Note that email addresses below are sourced from other public internet pages, like https://www.scamsurvivors.com/, as well as those found in my spam. They are merely gathered here into one place.
The Nigerian scam, also known as the "419 scam" or "advance-fee fraud," is a type of fraudulent scheme that involves convincing victims to provide money, personal information, or financial details with the promise of a large sum of money or some kind of valuable reward. The scam typically originates from Nigeria but can also come from other countries.
Initial Contact: The scammer usually sends out unsolicited emails, faxes, or letters to potential victims, claiming to be a wealthy individual, a government official, a businessperson, or a relative of a deceased person. The message might explain that the scammer needs help transferring a large sum of money out of their country and offers the victim a substantial portion of that money as a reward for their assistance.
Sob Stories: The scammer often weaves a story involving political turmoil, legal restrictions, or other fabricated obstacles that prevent them from accessing the funds directly. They may use emotional manipulation to gain the victim's sympathy and trust.
Advance Fee: To proceed with the transaction, the scammer informs the victim that there are various fees, taxes, or legal costs that need to be paid upfront. They promise that once these fees are settled, the victim will receive a much larger sum of money. These upfront payments are the "advance fees."
Continuous Requests for Money: As long as the victim continues to pay the requested fees, the scammer will keep coming up with new reasons why the funds cannot be released. They might use tactics such as sending fake documents, creating fake websites, or even impersonating government officials or attorneys to make the scam appear legitimate.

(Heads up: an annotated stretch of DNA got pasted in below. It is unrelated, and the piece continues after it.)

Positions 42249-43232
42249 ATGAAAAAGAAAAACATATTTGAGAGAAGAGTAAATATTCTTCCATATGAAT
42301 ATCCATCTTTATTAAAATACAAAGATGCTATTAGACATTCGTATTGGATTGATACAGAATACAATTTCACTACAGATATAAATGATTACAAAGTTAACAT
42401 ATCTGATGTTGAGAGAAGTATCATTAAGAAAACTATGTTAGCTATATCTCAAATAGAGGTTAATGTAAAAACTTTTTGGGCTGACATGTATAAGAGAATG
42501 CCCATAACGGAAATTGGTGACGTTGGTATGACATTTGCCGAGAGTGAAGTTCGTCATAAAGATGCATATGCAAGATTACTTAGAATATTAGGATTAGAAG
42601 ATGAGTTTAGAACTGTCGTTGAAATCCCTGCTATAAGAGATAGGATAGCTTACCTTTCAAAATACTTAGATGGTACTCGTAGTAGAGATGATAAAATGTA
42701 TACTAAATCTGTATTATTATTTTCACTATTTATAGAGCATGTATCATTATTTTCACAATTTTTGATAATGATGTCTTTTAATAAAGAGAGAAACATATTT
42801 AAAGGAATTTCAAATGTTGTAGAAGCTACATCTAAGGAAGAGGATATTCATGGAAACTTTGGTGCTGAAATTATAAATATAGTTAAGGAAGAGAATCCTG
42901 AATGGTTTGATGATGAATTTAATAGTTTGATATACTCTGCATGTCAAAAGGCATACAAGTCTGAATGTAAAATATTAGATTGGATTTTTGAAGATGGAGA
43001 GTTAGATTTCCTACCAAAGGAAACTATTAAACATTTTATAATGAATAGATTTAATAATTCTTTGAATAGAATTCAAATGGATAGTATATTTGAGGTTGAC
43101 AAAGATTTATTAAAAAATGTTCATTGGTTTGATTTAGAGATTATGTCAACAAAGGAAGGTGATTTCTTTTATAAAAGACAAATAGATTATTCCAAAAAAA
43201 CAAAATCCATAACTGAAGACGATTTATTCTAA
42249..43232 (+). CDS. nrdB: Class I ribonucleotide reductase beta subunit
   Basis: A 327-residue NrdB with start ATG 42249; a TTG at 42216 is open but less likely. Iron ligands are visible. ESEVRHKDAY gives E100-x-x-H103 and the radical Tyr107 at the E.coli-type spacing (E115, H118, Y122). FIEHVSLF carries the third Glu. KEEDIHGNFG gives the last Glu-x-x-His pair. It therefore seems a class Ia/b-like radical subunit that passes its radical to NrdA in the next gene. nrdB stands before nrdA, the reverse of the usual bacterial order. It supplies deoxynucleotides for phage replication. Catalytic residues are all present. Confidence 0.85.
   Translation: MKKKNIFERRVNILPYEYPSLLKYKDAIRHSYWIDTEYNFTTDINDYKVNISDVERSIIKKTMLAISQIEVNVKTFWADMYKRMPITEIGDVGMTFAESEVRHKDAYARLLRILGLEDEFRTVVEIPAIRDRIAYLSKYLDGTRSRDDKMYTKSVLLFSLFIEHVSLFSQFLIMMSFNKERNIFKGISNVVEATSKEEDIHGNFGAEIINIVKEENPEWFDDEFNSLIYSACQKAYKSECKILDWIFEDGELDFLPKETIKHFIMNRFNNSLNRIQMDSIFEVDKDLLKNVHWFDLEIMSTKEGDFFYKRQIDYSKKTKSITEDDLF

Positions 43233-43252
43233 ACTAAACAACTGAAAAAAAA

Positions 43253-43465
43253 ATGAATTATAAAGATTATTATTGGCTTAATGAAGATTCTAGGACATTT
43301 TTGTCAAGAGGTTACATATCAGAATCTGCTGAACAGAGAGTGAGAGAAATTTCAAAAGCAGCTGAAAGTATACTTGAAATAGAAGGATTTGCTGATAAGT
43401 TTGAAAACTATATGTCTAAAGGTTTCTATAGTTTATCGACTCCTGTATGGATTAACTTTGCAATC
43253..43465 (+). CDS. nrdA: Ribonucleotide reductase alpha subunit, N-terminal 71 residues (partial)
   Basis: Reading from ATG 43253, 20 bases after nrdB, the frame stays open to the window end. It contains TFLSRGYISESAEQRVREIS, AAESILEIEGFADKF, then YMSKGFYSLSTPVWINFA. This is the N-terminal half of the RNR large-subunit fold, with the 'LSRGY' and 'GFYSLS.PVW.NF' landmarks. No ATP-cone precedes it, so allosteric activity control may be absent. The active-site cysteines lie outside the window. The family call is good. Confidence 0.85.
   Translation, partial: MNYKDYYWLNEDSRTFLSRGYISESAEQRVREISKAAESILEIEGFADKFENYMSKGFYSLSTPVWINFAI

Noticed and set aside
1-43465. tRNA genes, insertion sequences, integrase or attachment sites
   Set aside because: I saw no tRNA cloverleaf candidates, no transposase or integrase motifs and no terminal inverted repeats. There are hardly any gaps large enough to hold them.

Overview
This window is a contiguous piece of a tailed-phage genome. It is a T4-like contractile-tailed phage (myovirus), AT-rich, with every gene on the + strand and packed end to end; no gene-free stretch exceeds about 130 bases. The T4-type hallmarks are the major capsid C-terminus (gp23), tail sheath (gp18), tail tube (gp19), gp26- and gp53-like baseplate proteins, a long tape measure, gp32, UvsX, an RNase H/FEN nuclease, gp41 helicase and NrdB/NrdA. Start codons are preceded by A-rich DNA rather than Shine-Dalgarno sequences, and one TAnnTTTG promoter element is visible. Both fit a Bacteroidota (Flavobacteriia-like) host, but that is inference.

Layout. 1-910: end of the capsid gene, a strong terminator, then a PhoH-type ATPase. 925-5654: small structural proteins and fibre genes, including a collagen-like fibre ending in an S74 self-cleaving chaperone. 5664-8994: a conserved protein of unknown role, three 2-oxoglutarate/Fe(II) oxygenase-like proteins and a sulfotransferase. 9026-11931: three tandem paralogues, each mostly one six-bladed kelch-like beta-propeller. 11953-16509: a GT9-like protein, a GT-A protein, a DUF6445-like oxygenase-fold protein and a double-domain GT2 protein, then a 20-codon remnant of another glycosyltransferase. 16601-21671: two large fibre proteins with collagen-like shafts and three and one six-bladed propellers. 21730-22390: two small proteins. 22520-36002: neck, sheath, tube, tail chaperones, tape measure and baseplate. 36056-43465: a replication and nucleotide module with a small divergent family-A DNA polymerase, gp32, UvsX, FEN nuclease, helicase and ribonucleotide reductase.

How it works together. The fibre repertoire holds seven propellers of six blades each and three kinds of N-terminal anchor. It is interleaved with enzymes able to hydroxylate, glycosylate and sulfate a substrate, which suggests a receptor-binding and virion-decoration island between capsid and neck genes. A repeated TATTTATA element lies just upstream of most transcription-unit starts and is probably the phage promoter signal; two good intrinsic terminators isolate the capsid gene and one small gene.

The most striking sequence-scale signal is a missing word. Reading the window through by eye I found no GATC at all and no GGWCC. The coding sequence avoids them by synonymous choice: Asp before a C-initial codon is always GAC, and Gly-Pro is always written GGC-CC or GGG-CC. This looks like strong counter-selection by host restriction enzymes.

Ghosting: Once the victim stops paying or realizes they are being scammed, the scammer often disappears and stops responding to messages. By this point, the victim has lost a significant amount of money and has no recourse to recover it.
The Nigerian scam relies on the victim's greed, naivety, or desperation to receive a large sum of money. The scammer takes advantage of these emotions to manipulate victims into sending money, often over a period of time, under the false promise of an even larger payout.
It's important to be cautious when dealing with unsolicited offers, especially those that involve sending money or sharing personal information. Always verify the legitimacy of any offers or requests before taking any action. If you receive such offers, it's best to ignore them and report them to the appropriate authorities.
These is a part of my collection of email addresses of scammers and spammers. They are available on the scammer's webpage, if he has one, Facebook, X (formally known as Twitter), Xing, LinkedIn and other social platforms. When it comes to Nigerian scam, some of them just showed up in my spam. They are public domain. All I do is just gather them in one place.
You might have found this page, because you verified a mail you got, and are not sure, if the mail was legit. It was not. No matter what this person promised you, it's most likely a scam. Do not talk to this person or even send money.
This list is updated frequently.